After decades of being in the economic development shadow of Atlanta and the northside, leaders of communities south of downtown declared Thursday the time has come for them to lead the metro area’s next wave of growth.

Gov. Brian Kemp told them he was listening.

“We have this part of the state on our mind,” Kemp told a packed audience at the 18th annual South Metro Development Outlook conference held at the Georgia International Convention Center. “I think we have a lot of opportunity on the southside and I’m going to be a governor that’s going to continue to collaborate and help facilitate that in every way that we can.”

Kemp, the first governor ever to attend the conference, said he came because he was optimistic about the area’s economic outlook and the ability of leaders to work with his office and that of the department of economic development.

Southside leaders, who have been arguing for years that an abundance of land, less traffic congestion and affordable housing should make their communities a development and job magnet, said they are beginning to attract the big projects they desire. Amazon recently announced a 1 million-square-foot fulfillment center for Coweta County that will employ 500 while College Park leaders are prepping for the construction of a 375-acre mixed-use development dubbed Airport City.

New lodging, such as the recently opened AC Hotel near Hartsfield-Jackson International Airport, are beefing up options for travelers looking for an overnight stay while a number of cities, including Stockbridge in Henry County, are building new entertainment venues or expanding walking paths and trails to make the communities more attractive for residential living.

Other signs of progress: Gateway Center Arena, home to the WNBA’s Atlanta Dream and College Park Skyhawks — an NBA G-League affiliate of the Atlanta Hawks — opened in November. The facility also will host music, sports and entertainment booked through a partnership with The Fox Theatre, a spokeswoman said.

“My friends from Henry County and Fayette County as well as South Fulton County are here to tell you, don’t sleep on us, because if you sleep on the southside, you’re going to miss out on something great,” Clayton County Chairman Jeff Turner said.

Building up the southside is important to the leaders because the area has long been overlooked by white collar employers and retail businesses that have helped the city and the northside thrive. Many of the grocery chains, coffee shops and trendy boutiques that north metro residents think are ubiquitous are often missing on the southside. Clayton County, for example, doesn’t have a Target, Kohl’s or Old Navy.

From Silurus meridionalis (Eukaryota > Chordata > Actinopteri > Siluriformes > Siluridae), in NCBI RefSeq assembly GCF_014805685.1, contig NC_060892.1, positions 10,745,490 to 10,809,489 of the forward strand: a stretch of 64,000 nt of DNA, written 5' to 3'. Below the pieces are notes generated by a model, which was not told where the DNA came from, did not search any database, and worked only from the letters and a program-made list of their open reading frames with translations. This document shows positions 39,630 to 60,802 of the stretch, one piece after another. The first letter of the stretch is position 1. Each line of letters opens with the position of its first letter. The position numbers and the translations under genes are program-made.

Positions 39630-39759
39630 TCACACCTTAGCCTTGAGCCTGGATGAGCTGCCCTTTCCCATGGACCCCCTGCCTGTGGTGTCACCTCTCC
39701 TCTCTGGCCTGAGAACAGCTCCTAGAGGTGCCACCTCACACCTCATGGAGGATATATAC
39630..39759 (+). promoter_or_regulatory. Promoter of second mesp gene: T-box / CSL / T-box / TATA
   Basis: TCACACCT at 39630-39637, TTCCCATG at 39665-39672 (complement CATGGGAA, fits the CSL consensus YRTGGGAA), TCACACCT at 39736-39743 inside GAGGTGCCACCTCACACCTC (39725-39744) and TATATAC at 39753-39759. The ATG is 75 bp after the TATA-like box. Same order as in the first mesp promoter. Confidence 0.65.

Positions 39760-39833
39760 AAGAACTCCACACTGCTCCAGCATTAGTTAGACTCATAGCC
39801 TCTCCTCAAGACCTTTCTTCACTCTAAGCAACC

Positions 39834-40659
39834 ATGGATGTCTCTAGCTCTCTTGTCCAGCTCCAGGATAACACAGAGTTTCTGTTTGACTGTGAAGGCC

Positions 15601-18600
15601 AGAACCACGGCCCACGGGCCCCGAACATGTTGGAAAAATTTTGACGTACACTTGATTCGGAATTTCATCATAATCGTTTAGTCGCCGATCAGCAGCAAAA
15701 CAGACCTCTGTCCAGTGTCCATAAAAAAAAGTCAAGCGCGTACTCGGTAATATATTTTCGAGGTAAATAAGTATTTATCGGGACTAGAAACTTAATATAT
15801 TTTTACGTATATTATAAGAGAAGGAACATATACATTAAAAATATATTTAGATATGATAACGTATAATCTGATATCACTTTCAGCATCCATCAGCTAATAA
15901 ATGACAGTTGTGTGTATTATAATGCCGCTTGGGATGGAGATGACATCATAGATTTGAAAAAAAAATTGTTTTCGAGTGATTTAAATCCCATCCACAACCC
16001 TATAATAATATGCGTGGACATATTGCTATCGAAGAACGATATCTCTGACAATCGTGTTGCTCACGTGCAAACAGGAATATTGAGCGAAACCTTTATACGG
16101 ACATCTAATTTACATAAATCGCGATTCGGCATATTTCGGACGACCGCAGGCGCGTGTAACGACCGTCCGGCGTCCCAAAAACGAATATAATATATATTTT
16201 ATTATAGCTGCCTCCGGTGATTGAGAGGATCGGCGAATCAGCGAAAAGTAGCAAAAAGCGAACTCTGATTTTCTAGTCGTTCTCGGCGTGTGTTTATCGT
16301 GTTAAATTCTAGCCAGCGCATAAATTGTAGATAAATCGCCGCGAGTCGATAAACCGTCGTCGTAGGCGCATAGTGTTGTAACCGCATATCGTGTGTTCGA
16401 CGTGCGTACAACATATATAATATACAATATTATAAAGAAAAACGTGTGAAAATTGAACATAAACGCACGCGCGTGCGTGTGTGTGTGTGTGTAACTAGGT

But southside leaders said there is still much work to do. While they rejoiced Thursday about the economic development progress that has been made, they also warned that in some cases they may have overly relied on businesses such as warehousing and fulfillment centers. They also talked about traffic and having the transportation networks to handle an economic development boost, including getting transportation to economically struggling communities.

Union City Mayor Vince Williams also suggested that leaders have not always been united, though he offered no details.

“I’m going to share some truth with you today church,” said Williams, who also is a minister. “We’ve got to start working together better than we have been. Collaboration is key. Back-biting is not invited to the table.”

Despite those concerns, most of Thursday’s message reflected a belief that the southside is poised to become an economic dynamo in the future. Hartsfield general manager John Selden ticked off a long list of accomplishments at the world’s busiest airport, including parking improvements, plans for additional gates and the ability to use the Peach Pass to park at the airport’s newest parking deck, which will be completed later this year.

MARTC CEO Jeff Parker also laid out plans by the transit organization to boost the number of shelters throughout the southside and build a maintenance and multipurpose facility in Clayton that could bring 350 jobs, as well as rehabilitation of the train station at the airport.

Fulton County Commission Chairman Robb Pitts said it won’t be long before others see the shift he is seeing in interest in the southside.

“The northern part of our county is well developed and rightfully so,” Pitts said. “But the future of Fulton County is south Fulton County, no doubt about it.

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